For more information, visit www.ClergyBeyondBorders.org <http://www.ClergyBeyondBorders.org>  or follow us on Facebook <http://www.facebook.com/pages/Frederick-MD/Clergy-Beyond-Borders/330544659646?v=wall&ref=ts>  and Twitter <http://twitter.com/1ark1humanity> .

Coming Soon to a City near You: CBB’s Caravan for Reconciliation

Mark your calendars! Clergy Beyond Borders is hitting the road starting Sept. 11, 2011 for “Religious Leaders’ Caravan of Reconciliation: An American Journey of Clergy Beyond Borders,” a two-week journey across the country to spread the message that religious diversity is an essential value in Christianity, Judaism and Islam. Attacks on any faith community and on freedom of religion promotes extremism and threatens peace in America and abroad.

Using an approach modeled on interfaith dialogue, Clergy Beyond Borders will present and teach resources for use by community members, clergy and divinity students so that they can respond to attacks on faith communities within the U.S., including anti-Islam sentiment. Each stop on the tour will respond to local communities’ needs and include sources for pluralism within Abrahamic traditions and resources for conflict resolution. The Tennessee program, and others as applicable, will focus on discouraging current anti-Shari’ah legislative efforts as well as opposing religious bigotry in all its forms.

Speakers on the tour will include Founder and President of Clergy Beyond Borders, Imam Yahya Hendi, who is also the Muslim chaplain at Georgetown University and a member of the Islamic Jurisprudence Council of North America. Other participants include Rabbi Gerald Serotta, Executive Director of Clergy Beyond Borders and founding Chair of Rabbis for Human Rights-North America; Rev. Dr. Adam Bunnell, a Conventual Franciscan Friar and Roman Catholic priest who currently serves as Special Assistant to the President for International and Interfaith Relations at Bellarmine University; and Rev. Carole A. Crumley, an Episcopal priest who has served as Senior Program Director at the Shalem Institute for Spiritual Formation since 1997.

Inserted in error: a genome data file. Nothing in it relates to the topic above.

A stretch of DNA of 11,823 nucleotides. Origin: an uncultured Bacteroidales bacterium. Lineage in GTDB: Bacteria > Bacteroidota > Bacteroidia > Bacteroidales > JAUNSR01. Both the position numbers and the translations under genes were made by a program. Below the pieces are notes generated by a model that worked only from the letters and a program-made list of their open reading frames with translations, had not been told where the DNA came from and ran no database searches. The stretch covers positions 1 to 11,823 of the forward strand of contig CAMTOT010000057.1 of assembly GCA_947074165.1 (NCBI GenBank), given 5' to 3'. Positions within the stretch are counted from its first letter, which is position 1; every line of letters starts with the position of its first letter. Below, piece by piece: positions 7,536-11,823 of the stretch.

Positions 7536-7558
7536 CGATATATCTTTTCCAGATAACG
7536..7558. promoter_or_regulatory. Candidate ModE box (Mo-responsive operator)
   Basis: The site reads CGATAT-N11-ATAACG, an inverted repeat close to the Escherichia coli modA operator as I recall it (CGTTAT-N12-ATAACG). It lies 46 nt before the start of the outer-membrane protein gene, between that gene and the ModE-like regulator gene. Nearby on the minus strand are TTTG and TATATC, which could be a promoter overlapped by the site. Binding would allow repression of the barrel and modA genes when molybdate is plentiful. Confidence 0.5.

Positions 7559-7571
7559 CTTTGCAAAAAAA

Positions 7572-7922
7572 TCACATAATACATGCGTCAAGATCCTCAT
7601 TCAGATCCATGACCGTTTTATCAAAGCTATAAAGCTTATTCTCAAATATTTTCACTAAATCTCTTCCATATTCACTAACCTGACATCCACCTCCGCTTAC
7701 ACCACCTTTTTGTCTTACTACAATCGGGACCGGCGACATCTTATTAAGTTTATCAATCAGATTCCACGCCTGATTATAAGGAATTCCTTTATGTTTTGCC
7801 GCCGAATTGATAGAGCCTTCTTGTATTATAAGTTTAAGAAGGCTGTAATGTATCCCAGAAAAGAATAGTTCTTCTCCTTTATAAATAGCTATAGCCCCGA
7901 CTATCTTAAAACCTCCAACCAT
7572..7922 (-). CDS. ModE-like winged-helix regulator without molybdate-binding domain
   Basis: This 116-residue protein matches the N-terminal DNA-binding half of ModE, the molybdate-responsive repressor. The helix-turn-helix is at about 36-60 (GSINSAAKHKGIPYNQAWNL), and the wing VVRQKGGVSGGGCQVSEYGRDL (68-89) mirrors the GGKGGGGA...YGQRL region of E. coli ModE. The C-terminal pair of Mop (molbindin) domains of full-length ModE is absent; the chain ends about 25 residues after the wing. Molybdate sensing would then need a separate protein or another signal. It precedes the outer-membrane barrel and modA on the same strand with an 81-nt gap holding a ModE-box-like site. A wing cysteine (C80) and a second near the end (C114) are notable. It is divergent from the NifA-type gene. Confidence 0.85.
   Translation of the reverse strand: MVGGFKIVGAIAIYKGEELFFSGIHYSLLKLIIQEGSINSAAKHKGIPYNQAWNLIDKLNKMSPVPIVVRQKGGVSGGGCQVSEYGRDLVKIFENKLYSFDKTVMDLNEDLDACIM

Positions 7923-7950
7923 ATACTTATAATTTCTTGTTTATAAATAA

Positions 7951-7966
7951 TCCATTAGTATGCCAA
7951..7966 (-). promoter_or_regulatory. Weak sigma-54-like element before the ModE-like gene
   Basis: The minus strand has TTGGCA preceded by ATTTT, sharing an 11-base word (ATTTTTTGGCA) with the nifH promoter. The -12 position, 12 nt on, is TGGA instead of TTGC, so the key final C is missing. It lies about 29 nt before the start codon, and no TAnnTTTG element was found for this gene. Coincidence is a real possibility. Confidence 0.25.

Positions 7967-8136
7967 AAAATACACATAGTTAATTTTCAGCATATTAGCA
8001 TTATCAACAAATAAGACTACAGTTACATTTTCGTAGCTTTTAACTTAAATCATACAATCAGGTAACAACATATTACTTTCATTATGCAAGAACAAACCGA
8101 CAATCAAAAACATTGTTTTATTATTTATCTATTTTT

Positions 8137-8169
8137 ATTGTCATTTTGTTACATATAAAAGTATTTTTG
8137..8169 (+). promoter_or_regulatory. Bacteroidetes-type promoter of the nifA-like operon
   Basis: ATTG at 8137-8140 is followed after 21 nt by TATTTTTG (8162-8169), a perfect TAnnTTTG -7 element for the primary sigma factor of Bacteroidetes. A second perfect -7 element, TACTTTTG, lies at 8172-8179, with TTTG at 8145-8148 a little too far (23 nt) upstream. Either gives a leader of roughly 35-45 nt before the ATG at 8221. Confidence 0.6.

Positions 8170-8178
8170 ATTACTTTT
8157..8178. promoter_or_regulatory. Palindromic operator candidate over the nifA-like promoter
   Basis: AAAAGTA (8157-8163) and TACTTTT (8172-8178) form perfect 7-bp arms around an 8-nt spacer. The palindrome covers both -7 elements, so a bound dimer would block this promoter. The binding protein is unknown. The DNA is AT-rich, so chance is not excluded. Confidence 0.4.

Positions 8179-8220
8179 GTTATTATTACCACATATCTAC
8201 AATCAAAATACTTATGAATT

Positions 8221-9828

The Louis Finkelstein Institute for Religious and Social Studies of the Jewish Theological Seminary of America, the Center for Muslim-Jewish Engagement, and the Organization of the Islamic Conference (OIC), among other Christian, Jewish, Muslim, and interfaith organizations and individuals, have endorsed Clergy Beyond Borders’ Religious Leaders’ Caravan for Reconciliation.

From Sept. 11-25, we plan to stop in these cities:

Harrisburg, Pa. (Sept. 11); Washington, D.C., Richmond, Va., Durham, NC (Sept. 12) Charlotte, NC (Sept. 13); Greenville, SC (Sept.14); Atlanta, Ga (Sept. 15-17) Chattanooga, Nashville, TN (Sept. 18, 19); Louisville, KY (Sept. 20); Cincinnati, OH (Sept. 21); Detroit, MI (Sept. 22); Toledo, Cleveland, OH (Sept. 23, 24); Mercersburg, Pa.; Frederick/Annapolis, Md. (Sept. 25).

If you live near one of these cities, please consider joining us at our public events and spread the word!

“The Informed Leader” pledge

Candidates for public office — from U.S. president to municipal office — are being asked, by the Family Leader organization, to sign “The Marriage Vow,” which includes opposition to same-sex marriage, “quickie divorce,” and “intrusively intimate commingling” in military showers. To date, Rep. Michele Bachmann (R-Minn.) and former Sen. Rick Santorum (R-Pa.) have signed.

The pledge has drawn severe criticism from many quarters, since it was unveiled on July 7, and some clauses have already been removed (without apology). Language remains, however, of great concern to interfaith activists and to all interested in protecting religious pluralism in the United States:

  • “Faithful monogamy” is identified as a concept “conveyed by Jewish and Christian scripture,” while no other religion is recognized as promoting marriage.
  • A concocted religious category of “Sharia Islam” is to be rejected, while actual Islam, its moral “path” [shariah] and its laws [fiqh] are nowhere mentioned. “Sharia Islam” is defined — through rambling reference to a variety of coined terms, such as “demographic jihad,” devoid of Muslim citation — as an “anti-woman, anti-human rights” form of “totalitarian control.” A footnote explains that signers “do not oppose peaceful Muslims,” but there is no word on “peaceful Muslim” marriage.

Continue reading